At the bottom of this are a couple of issues. First of all, if the urge to be "entertained" is so paramount in a family, that’s a problem, and a video game of any kind is not the solution. My kids are young – 2 and 3 1/2 – but the computer and TV are already issues. It will be interesting to see what’s in store for me 10 years down the line, but I think a Sunday sabbath from electronic media is already a good option, not to mention encouraging things like playing musical instruments, reading books and talking to each other and playing games.

Second of all is a kind of creeping relativism that I think results from a disordered value system, even in Christians. I think most of the conflicts in our culture result not from different values per se, but the relative importance we put on them – the order of their priority. Keeping teenagers entertained in some kind of rudimentary "Christian" way – no matter how vulgar or shallow – should be way, way down on the list. Respect for human life should be, ahem, way up there. Sure, the game is set in some far off "end times" scenario- not present day – but having your characters say "Praise the Lord" after shooting someone who resists conversion seems obscene. Self defense I understand. Targeting terrorists and mass murderers, I understand. Not this. Even worse, and more insanely, the game has a mode where you can take the Anti-Christ side instead!! How does that promote Christian ideas? Free will I guess. They should have a "pre-destined" where you do not get to choose which side you are on.

I predict response to this game will be lukewarm among believers. A stronger following may be found in non-believers who enjoy ironically taking the anti-Christ side. Sounds fun to me- for about 15 minutes.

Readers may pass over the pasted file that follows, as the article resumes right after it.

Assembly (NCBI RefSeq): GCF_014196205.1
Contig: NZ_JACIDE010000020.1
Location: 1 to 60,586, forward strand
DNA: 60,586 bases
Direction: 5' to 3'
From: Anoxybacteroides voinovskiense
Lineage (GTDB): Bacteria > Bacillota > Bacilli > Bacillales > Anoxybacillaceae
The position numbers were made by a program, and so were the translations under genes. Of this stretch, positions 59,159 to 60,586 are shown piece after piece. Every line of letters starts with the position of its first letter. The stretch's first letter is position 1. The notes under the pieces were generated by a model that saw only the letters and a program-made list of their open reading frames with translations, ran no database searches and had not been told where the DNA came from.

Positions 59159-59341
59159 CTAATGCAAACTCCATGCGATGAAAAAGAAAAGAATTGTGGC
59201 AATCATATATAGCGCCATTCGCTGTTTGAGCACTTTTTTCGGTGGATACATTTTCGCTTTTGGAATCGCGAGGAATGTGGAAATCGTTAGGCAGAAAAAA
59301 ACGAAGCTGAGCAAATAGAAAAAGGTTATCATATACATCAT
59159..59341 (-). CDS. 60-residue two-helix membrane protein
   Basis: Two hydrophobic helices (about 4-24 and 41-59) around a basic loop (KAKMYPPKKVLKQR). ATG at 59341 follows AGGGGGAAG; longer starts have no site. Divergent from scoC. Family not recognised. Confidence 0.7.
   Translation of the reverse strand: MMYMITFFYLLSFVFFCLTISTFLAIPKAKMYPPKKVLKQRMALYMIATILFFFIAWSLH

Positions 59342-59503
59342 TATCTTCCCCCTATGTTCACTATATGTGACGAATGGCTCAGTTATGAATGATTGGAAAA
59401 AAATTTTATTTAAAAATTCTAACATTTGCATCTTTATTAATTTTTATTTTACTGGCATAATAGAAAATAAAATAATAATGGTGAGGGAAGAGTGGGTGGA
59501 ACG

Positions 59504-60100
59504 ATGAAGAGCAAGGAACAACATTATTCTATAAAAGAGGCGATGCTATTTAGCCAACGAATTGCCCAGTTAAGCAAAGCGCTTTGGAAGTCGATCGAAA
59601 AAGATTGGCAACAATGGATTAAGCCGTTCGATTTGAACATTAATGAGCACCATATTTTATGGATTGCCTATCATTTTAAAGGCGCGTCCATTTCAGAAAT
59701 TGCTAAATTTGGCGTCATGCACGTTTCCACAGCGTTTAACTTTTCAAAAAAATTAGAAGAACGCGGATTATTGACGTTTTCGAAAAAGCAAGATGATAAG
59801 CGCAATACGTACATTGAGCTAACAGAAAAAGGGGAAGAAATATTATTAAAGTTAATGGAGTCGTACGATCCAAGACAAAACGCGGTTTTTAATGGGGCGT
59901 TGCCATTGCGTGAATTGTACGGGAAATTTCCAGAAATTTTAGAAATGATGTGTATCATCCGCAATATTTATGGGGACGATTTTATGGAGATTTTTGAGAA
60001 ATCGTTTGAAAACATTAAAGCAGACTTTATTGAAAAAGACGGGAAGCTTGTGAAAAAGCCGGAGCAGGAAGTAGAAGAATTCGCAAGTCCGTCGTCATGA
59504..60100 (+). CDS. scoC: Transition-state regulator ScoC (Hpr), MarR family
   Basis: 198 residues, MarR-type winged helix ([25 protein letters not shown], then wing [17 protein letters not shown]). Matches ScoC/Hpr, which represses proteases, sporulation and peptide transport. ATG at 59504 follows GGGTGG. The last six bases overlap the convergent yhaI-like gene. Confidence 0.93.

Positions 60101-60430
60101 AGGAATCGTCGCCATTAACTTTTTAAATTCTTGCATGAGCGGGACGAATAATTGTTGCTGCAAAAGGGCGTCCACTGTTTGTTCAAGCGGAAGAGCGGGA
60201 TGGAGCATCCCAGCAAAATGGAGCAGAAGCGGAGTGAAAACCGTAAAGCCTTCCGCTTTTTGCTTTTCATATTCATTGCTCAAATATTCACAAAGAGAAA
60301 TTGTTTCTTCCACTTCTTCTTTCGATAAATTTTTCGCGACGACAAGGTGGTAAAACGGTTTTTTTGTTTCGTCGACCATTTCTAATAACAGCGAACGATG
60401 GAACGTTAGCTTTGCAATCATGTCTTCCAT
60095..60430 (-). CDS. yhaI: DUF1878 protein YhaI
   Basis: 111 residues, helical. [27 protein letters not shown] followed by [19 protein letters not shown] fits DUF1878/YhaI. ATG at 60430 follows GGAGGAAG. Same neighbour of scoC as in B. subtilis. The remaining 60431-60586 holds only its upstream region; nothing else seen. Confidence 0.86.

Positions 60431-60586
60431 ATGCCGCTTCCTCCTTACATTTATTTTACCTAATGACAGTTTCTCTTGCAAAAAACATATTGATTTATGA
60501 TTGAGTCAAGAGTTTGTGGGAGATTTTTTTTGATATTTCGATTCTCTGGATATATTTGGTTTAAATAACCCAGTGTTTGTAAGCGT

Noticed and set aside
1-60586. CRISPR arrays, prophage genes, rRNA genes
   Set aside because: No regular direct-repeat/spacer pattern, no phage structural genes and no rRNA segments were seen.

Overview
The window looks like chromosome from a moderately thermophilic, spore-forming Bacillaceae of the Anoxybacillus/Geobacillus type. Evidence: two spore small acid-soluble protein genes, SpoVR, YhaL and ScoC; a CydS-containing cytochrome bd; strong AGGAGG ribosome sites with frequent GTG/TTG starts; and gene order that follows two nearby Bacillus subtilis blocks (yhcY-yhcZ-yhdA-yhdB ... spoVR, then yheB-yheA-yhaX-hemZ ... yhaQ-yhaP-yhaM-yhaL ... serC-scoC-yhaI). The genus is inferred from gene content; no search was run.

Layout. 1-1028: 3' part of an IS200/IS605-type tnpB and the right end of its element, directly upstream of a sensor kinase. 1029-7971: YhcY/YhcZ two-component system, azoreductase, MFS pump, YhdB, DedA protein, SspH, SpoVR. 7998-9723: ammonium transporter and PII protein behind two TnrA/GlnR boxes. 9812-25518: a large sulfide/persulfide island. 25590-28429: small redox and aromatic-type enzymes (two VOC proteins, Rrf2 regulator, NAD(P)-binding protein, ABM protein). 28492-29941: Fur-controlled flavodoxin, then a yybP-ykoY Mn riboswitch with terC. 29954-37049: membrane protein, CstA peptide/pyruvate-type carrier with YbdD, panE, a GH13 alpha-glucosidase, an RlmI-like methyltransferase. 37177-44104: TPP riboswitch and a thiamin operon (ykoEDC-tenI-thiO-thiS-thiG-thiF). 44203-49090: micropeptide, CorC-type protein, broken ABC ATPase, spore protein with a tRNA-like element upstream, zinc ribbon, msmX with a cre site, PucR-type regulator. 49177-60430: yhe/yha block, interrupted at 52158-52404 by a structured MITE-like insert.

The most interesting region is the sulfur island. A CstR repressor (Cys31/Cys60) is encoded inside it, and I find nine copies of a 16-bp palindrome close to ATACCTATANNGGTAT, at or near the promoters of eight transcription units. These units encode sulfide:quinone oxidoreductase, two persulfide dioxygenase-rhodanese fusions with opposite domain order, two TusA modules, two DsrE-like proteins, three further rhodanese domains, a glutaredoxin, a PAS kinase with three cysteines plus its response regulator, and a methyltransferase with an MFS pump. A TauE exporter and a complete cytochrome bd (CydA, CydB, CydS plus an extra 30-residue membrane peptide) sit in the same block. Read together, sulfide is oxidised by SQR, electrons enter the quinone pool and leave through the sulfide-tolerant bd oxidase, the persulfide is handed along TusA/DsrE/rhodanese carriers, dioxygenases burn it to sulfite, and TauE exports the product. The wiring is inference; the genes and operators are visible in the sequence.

There is cause for hope though: "Catechumen," an adventure set in 1st-century Rome in which a young
Christian attempts to rescue his mentor from demonically possessed
soldiers without resorting to violence" is the best selling Christian video game of all time – with only 80,000 units sold. Hopefully Christians will find better ways to spend there time.

UPDATE: Boy, I fell for it. Here’s what I subsequently learned.

2 Comments leave one →
  1. Timmy C permalink
    May 31, 2006 1:14 am

    Actually word on the street is that you’re much better off waiting, and buying the game with a later to be released “Post-Tribulation Rapture” Add-on Pack. Much better game at that point.


  2. June 1, 2006 4:48 pm

    This report was very inaccurate. The game does not have the player try to establish a theocracy or kill people who don’t convert. In fact, you are penalized for killing people, even though Christian forces are fighting against the anti-Christ’s army. See more about the nature of the game, with quotes from secular reviewers who have actually played it: